Smith v. Squire

Annotate this Case

118 A.2d 355 (1955)

William H. SMITH v. Alfred H. SQUIRE.

No. 306.

Supreme Court of Vermont.

November 1, 1955.

*356 A. Pearley Feen and Philip W. Hunt, Burlington, for plaintiff.

Black & Wilson, Burlington (Albert W. Coffrin, Burlington, on the brief), for defendant.

Before JEFFORDS, C.J., and CLEARY, ADAMS and CHASE, JJ.

JEFFORDS, Chief Justice.

This action grows out of a collision between the plaintiff's automobile and one operated by the defendant. Trial was by jury with verdict and judgment for the plaintiff. The case is here on the exception of the defendant to the refusal of the trial court to grant his motion for a directed verdict. The only ground of the motion here relied upon is that the plaintiff was guilty of contributory negligence as a matter of law.

From the evidence taken in the light most favorable to the plaintiff the jury reasonably could have found the following facts: The accident happened at about eight o'clock on the morning of September 18, 1953. The plaintiff was traveling easterly on the road from Jericho to a firing range test area and the defendant was traveling southerly on the road from Underhill to Jericho Center. Both were so-called gravel roads. The accident occurred in the intersection of the two roads. There were no traffic signs or signals at the intersection. Both parties were familiar with the intersection. The view of the plaintiff to his left and that of the defendant to his right was obstructed to a certain extent by a house, a tree and an automobile parked in the yard of the house.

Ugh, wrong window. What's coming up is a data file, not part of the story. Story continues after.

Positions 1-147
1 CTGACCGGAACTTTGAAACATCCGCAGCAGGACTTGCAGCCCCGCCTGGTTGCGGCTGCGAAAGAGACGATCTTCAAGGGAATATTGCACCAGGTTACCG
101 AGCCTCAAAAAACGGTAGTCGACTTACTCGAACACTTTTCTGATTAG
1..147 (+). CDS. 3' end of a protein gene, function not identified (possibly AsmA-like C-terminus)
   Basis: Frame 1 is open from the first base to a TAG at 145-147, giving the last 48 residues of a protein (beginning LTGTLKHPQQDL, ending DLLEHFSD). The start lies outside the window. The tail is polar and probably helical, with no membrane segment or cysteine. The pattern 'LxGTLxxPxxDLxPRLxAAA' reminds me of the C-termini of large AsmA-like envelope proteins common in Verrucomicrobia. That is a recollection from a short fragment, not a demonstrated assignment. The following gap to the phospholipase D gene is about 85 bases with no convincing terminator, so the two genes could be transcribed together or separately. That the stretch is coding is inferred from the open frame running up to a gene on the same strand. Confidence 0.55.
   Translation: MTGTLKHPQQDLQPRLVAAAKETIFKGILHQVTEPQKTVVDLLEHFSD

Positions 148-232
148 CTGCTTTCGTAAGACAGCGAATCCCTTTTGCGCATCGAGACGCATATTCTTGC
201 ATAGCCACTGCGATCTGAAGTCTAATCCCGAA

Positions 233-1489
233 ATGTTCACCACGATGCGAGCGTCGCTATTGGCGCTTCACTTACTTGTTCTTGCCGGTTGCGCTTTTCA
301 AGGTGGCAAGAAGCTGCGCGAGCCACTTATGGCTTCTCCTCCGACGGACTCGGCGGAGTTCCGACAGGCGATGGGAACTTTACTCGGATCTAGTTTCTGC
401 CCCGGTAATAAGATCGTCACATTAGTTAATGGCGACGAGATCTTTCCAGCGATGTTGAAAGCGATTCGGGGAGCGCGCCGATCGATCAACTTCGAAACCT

When he was from three to four hundred feet from the intersection the plaintiff was traveling about thirty miles an hour. When about thirty feet from the intersection he put his car in second gear. At that time the speed of his car was about ten miles an hour and when he entered the intersection it was from eight to nine miles an hour. When his car was from twenty to thirty feet from the intersection the plaintiff looked to his left and saw no car coming. He could see up the intersecting road to the north about seventy five feet. He then looked to his right, or southerly, and saw no aproaching traffic. He looked again to his left when he was coming into the intersection and saw the defendant's car which was then about forty feet away and skidding. The plaintiff turned the wheel of his car to the right and the impact took place very near the center of the intersection. The plaintiff did not apply his brakes but he testified that if he had applied them when he first saw the defendant's car he did not believe that he could have avoided the accident.

*357 The defendant testified that he saw the plaintiff's car when the defendant was about one hundred feet from the intersection. He then started to slow down and after he had gone about thirty feet he applied his brakes "hard" and skidded "some distance." A disinterested witness testified that the skid marks from where they started to the place of the collision measured seventy two feet in length. After the impact the defendant's car traveled sixty feet. It went through a fence and finally stopped in a field. The plaintiff testified that the speed of the defendant's car at the point of impact was twenty miles an hour.